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afford appears arguments ascertained Atheist believe benevolence causes Christ Christian church Church of England circumstances conception connexion conviction declare Deist Deity devotion Divine doctrine Doddridge doubt effect eternal etherealized body evidence evil excited exercise existence eyes facts faith fear feel gospel happiness heart Helena Helmer heresy hope hope and fear human imagination important individual inference influences inquiry instance intellect Jacotot Jehovah Jewish Jews labor learned less Liese light look Margaret Jacobs Mary Easty matter means ment method mind mode moral nation nature never Nuremberg objects observed peculiar philosopher pious fraud pleasure prayers preaching present principles prison punishment pupil purpose race reason regard religion religious respecting revelation Scriptures Sir Walter Scott society Socrates soul spirit superstition supposed testimony thing thought tion truth uniformity of causation universal wisdom words
Page 229 - He saved others; himself he cannot save. If he be the King of Israel, let him now come down from the cross, and we will believe him. He trusted in God; let him deliver him now, if he will have him : for he said, I am the Son of God.
Page 230 - Christ, save Thyself and us. But the other answering, rebuked him, saying, Dost not thou fear God, seeing thou art in the same condemnation ? And we indeed justly ; for we receive the due reward of our deeds: but this man hath done nothing amiss. And He said unto Jesus, Lord, remember me when Thou comest into Thy kingdom. And Jesus said unto him, Verily, I say unto thee, To-day shalt thou be with me in paradise.
Page 100 - O ! th" exceeding grace Of highest God that loves his creatures so, And all his works with mercy doth embrace, That blessed Angels he sends to and fro, To serve to wicked man, to serve his wicked foe ! How oft do they their silver bowers leave, To come to succour us that succour want ! How oft do they with golden pinions cleave The flitting skies, like flying pursuivant, Against foul fiends to aid us militant ! They for us fight, they watch and duly ward, And their bright squadrons round about us...
Page 106 - ... the old Law did save, And such as yet once more I trust to have Full sight of her in Heaven, without restraint, Came vested all in white, pure as her mind ; Her face was veiled, yet to my fancied sight Love, sweetness, goodness in her person shined So clear as in no face with more delight. But O, as to embrace me she inclined, I waked, she fled, and day brought back my night.
Page 394 - ... that she had not confessed because she was guilty, but being a poor creature who wrought for her meat, and being defamed for a witch, she knew she would starve, for no person thereafter would either give her meat or lodging, and that all men would beat her and hound dogs at her, and that therefore she desired to be out of the world ; whereupon she wept most bitterly, and upon her knees called God to witness to what she said.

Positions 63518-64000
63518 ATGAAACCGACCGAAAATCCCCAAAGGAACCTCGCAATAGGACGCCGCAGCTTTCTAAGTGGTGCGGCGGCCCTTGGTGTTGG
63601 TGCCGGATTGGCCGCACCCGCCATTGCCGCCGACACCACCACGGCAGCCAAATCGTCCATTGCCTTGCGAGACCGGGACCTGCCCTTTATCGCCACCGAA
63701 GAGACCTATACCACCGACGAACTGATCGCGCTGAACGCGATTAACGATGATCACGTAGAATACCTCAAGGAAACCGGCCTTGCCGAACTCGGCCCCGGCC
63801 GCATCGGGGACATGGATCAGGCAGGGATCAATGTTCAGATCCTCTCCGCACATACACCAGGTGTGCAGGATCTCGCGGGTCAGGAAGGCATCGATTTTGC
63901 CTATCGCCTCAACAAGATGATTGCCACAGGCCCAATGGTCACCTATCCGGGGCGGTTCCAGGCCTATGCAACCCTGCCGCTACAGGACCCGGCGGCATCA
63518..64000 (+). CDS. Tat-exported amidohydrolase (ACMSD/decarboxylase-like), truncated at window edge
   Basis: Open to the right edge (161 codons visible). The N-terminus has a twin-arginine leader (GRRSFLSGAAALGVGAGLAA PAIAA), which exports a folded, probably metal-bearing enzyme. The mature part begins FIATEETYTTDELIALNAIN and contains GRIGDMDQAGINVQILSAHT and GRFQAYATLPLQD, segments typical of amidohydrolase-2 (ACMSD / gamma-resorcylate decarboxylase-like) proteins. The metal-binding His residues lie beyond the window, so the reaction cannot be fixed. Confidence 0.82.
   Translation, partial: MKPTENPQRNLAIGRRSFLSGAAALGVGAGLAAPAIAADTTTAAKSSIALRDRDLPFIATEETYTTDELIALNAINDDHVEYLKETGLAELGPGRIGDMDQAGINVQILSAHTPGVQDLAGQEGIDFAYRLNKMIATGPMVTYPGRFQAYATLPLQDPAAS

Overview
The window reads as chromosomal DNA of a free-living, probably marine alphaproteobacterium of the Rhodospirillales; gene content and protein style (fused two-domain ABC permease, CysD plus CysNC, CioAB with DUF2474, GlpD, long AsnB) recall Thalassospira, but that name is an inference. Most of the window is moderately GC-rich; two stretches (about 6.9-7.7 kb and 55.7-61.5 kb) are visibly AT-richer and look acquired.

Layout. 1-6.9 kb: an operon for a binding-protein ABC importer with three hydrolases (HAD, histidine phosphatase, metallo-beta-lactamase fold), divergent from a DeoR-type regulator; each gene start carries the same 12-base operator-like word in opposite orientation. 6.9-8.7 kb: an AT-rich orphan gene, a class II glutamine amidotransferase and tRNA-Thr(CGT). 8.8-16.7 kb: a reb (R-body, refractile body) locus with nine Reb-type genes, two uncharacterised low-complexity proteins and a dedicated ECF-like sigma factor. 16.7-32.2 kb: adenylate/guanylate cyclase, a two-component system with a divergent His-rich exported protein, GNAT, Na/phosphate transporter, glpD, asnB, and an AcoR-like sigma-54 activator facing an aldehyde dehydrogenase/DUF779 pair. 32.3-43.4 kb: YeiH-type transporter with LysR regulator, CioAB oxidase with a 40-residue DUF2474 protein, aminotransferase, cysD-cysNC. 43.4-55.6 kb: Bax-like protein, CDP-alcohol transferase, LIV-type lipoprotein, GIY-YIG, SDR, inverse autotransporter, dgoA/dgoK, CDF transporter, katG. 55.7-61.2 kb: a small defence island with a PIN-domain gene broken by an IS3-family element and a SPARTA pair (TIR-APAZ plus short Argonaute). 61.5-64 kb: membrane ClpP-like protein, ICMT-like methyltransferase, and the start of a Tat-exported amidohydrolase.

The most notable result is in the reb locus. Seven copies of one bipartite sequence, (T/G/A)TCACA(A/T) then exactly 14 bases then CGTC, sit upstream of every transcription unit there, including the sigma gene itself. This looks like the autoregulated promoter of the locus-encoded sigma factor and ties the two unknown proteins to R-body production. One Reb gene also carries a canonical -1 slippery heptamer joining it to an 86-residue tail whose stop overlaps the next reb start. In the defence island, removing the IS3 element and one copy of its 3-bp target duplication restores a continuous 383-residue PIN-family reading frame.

Page 215 - Imperial Caesar, dead and turned to clay, Might stop a hole to keep the wind away: O, that that earth, which kept the world in awe, Should patch a wall to expel the winter's flaw!
Page 342 - It is absolutely necessary for it to be exercised on spiritual objects, if it is to attain its perfect illumination, and bring out that purity of heart which makes us capable of loving virtue for its own sake alone. 81. Or is the human species never to arrive at this highest step of illumination and purity? — Never? 82. Never? — Let me not think this blasphemy, All Merciful! Education has its goal, in the race, no less than in the individual. That which is educated is educated for a purpose.
Page 122 - Putting idiots and extraordinary cases out of the question, every human creature is endowed with talents (or his nature involves principles) which, if rightly directed, would shew him to be apt, adroit, intelligent, and acute, in the walk for which his organization especially fitted him.
Page 201 - Aristodemus, understand there is a Being whose eye pierceth throughout all nature, and whose ear is open to every sound; extended to all places; extending through all time, and whose bounty and care can know no other bounds than those fixed by his own creation!
Page 256 - British cabinet, the debates in parliament, the subsidies to foreign powers, the battles by sea and land, the marches and countermarches, the wounds, deaths, and promotions, the fears, and hopes, and anxieties of a thousand individuals, would all have been different. The speculations of those writers and speakers who employed themselves in discussing these various subjects, and canvassing the conduct of this celebrated man, would not have been called forth. The train of ideas in every mind interested...